The Soviet magazine was prohibited. Goodbye goose who lays the golden eggs. The Special Period arrived.
HAVANA, Cuba — The last Soviet SPUTNIK magazine that circulated in Cuba, corresponding to the month of November 1988, was the one that got on Fidel Castro’s nerves. In it, an extensive article by Yelizaveta Dabrina recounts the details of the last years of Vladimir Ilich Lenin during his illness, the will where he exposed the reasons for which Joseph Stalin ceased to be Secretary General of the Central Committee and in which he practically proves that a dispute between Stalin and the wife of Lenin could have hastened the death of the Bolshevik leader.
The Magazine SPUTNIK, whose name comes from the satellite that the Soviets put in orbit in 1957, could only survive for 24 years, as in 1991 it was definitively shut down after the collapse of the USSR. It was considered the counterpart of the famous Reader’s Digest from the United States, and although it was published in seven languages, it was imported to very few countries, principally because of the bad quality of its texts and its lousy translations.
To the surprise of many, with the advent of Perestroika and Glasnost, SPUTNIK was transformed into a news outlet that everyone looked for in order to learn the reality about what was happening in the USSR.
There began to appear on its pages stories that the Soviet Communists would have never approved: repression of dissidents, freedom the common Soviets had to say what they thought, the reasons for Soviet invasions, the bad quality of their products, economic difficulties, prohibited films, the image of the communist bureaucrat, etc.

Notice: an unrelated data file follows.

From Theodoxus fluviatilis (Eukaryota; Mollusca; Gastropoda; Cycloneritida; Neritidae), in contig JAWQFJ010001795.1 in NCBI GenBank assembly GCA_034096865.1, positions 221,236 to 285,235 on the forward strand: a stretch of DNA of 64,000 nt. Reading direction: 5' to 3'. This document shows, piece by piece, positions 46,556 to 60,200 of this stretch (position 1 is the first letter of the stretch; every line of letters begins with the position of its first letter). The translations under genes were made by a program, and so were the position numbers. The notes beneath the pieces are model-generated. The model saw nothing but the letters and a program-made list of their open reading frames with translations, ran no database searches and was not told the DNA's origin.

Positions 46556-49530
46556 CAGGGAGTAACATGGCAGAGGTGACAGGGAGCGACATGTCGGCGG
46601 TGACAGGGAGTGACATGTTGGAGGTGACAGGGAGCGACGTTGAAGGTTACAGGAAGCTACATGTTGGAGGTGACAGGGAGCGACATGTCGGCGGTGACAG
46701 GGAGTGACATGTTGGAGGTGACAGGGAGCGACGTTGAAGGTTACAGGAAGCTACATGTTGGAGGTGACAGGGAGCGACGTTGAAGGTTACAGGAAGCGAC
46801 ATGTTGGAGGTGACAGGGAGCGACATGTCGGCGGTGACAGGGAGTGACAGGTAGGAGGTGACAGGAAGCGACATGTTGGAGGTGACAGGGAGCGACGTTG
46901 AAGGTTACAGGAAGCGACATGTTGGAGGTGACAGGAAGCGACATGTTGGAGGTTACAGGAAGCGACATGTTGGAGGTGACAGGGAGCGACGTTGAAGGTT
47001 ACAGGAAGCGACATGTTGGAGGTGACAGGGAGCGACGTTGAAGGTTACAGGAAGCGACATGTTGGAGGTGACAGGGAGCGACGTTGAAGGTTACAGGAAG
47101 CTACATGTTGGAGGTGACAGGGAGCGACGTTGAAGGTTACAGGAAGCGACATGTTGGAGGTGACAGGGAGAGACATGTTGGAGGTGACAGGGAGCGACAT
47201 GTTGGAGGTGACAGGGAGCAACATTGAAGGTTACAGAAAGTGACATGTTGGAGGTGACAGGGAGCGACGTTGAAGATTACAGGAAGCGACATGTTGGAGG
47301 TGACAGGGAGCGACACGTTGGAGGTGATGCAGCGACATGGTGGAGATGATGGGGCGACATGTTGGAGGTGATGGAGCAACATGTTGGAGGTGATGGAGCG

It was remarked in Cuban newspapers of the time that when Fidel Castro saw a full color photo of Mikhail Gorbachev seated next to Ronald Reagan in the Kremlin on May 30, 1988, in SPUTNIK Magazine number 11, all hell broke loose in the main office of the Cuban Communist Party Central Committee.
One of the first decisions he made, on sensing the disintegration of the USSR, was to order an inventory of food crops, “in case he had to feed them in case of war” and to approve 28 austerity measures for saving hard currency.
On exactly August 4, 1989, the Granma newspaper published an article entitled “An Urgent Decision,” where it explained why the circulation of SPUTNIK, Moscow News and others had been suspended, although since November of the year before, with the last November issue, it already was impossible to acquire the Magazine at that time, the one most coveted by Cubans anxious for liberty. SPUTNIK’s new thinking was clear: The Castro regime had to resolve its economic problems without outside help. It had lost its godfather forever.
Cubanet, February 4, 2014, Tania Díaz Castro
Translated by mlk.